LEROUX: Cooking onboard ships has its own challenges, like working in a compact kitchen, while the sea pitches beneath you. You have to be vigilant. Something as simple as a boiling pot of water for soup becomes dangerous.
DOUCETTE: To do the job well requires a special blend of skills and creativity, taste and an eye for detail, and good communication skills.
DETERING: As a cook, you’ll be on your feet most of the time, lifting, carrying, and working around equipment… running a large-scale professional kitchen is very demanding. After the end of the day when you clean up and you’ve done it, you all kind of pat each other on the back. Wow, that was a lot we had to feed, but we got it done.
LEROUX: I’d say the key ingredient to being a good cook is being a team player. In the kitchen, we’re all working together and relying on each other to put out the best possible product.
DOUCETTE: There’s always a time and a place to shine and do something on your own, but the key part right now is to be a team.
LEROUX: You know the age-old saying: “If you can’t take the heat, get out of the kitchen.”
DOUCETTE: Cooks start off in the same place everyone else does, with the Basic Military Qualification course, or BMQ, at the Canadian Forces Leadership and Recruit School in Saint-Jean-sur-Richelieu, Quebec. This is where you’ll learn the basic core skills, knowledge, and values common to all occupations in the Canadian Forces. After that, it’s off to the Canadian Forces School of Administration and Logistics in Borden, Ontario, for thirteen weeks of Basic Military Occupational Training.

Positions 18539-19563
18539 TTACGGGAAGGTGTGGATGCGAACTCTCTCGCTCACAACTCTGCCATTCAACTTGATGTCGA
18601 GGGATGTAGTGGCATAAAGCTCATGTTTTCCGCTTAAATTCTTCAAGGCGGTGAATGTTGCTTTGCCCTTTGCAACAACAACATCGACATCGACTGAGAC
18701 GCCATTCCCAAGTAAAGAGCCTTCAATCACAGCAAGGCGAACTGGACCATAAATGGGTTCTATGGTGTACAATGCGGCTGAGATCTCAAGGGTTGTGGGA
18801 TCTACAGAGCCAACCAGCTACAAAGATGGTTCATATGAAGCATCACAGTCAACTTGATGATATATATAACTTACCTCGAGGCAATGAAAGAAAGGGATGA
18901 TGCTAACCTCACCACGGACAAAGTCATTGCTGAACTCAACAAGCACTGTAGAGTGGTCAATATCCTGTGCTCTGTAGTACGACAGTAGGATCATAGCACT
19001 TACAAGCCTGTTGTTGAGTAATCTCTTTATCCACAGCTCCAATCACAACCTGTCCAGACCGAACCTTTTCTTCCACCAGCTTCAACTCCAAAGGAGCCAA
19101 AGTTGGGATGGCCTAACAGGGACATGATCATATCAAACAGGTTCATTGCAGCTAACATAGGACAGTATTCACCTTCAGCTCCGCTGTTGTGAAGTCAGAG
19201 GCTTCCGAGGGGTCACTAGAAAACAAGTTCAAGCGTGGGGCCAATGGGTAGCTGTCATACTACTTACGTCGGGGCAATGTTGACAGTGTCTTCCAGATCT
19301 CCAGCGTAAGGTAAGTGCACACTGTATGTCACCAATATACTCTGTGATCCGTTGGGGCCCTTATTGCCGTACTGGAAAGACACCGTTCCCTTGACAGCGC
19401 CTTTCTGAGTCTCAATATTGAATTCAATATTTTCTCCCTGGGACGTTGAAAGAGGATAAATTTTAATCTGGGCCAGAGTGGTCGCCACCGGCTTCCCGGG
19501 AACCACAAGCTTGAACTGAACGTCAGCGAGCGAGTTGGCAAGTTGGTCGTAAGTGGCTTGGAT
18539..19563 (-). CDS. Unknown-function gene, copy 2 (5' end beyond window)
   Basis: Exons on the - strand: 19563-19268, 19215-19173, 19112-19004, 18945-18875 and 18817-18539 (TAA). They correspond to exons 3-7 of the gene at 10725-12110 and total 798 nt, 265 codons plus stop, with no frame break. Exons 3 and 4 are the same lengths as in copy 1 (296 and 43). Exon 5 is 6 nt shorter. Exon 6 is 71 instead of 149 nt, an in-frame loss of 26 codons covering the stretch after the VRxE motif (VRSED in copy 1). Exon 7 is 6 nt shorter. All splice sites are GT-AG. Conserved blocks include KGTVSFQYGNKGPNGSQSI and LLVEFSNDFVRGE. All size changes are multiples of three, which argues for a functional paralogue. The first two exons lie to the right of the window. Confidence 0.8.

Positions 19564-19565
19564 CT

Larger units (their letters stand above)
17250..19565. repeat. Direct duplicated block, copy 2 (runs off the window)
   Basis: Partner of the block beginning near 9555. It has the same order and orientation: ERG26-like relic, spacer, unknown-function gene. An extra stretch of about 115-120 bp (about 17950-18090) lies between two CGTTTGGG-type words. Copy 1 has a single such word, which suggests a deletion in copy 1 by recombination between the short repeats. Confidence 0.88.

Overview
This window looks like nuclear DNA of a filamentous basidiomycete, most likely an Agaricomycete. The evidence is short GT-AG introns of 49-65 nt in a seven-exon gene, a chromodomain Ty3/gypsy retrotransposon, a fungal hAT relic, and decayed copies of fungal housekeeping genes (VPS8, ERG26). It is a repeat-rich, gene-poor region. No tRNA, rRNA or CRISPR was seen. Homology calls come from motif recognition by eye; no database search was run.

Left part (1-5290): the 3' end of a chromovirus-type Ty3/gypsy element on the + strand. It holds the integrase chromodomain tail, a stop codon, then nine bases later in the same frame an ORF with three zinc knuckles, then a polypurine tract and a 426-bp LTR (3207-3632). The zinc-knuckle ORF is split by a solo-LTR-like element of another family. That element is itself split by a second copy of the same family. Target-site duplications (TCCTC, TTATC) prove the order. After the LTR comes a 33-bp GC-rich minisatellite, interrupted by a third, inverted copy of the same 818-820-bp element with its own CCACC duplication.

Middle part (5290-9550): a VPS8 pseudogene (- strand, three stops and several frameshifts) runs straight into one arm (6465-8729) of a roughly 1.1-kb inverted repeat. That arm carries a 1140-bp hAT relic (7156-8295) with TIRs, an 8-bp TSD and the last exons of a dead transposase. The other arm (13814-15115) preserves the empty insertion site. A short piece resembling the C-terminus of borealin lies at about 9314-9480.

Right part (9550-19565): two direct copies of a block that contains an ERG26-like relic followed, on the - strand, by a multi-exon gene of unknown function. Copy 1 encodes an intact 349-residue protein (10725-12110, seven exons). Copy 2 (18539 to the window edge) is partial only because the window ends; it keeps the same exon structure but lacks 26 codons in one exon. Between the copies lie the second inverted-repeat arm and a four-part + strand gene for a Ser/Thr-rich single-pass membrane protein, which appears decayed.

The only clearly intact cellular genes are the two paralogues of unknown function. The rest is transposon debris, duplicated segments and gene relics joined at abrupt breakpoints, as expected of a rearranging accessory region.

LEROUX: Here is where you learn how to be a cook in the Forces.
DOUCETTE: There’s a lot of theory, a lot of demonstration, but mostly a lot of hands-on. It’s a fully functional kitchen. You’ll learn the specifics of small and large quantity cooking, field cooking, how to maintain specialized kitchen equipment… relevant terminology, budgeting and costing… safe food practices and fire precautions.
You may be eligible to receive most or all of your initial occupational training under the new Non-Commissioned Member Subsidized Education Plan, or NCM SEP. This program allows you to get the same training at a recognized college or technical school, close to home. After that, as an Apprentice Cook, you’ll be part of a team, and your training will continue while on-the-job… eventually, you could be responsible for running the entire kitchen!
DETERING: Once you have done this several years and you have the skills and you take the testing, you can become a qualified Journeyman.
LEROUX: At the Journeyman level, you’ll be given more responsibility, independence and opportunities to prove your leadership potential. From there, you can train for Supervisor and Management levels, where your leadership skills are further developed.
DOUCETTE: In our dining facility, we could either feed Army, Air Force, or Navy.
LEROUX: There’s no other role that I can think of where the job you do every day affects every member of the Canadian Forces.
DETERING: You are needed and you are respected by the troops when you do a good job. They come to us, we feed them, and we send them on their way.
LEROUX: And they love us for it! If you like working as part of a team in a fast-paced, demanding environment, cooking food for a whole lot of people, then you should seriously consider becoming a cook in the Canadian Forces.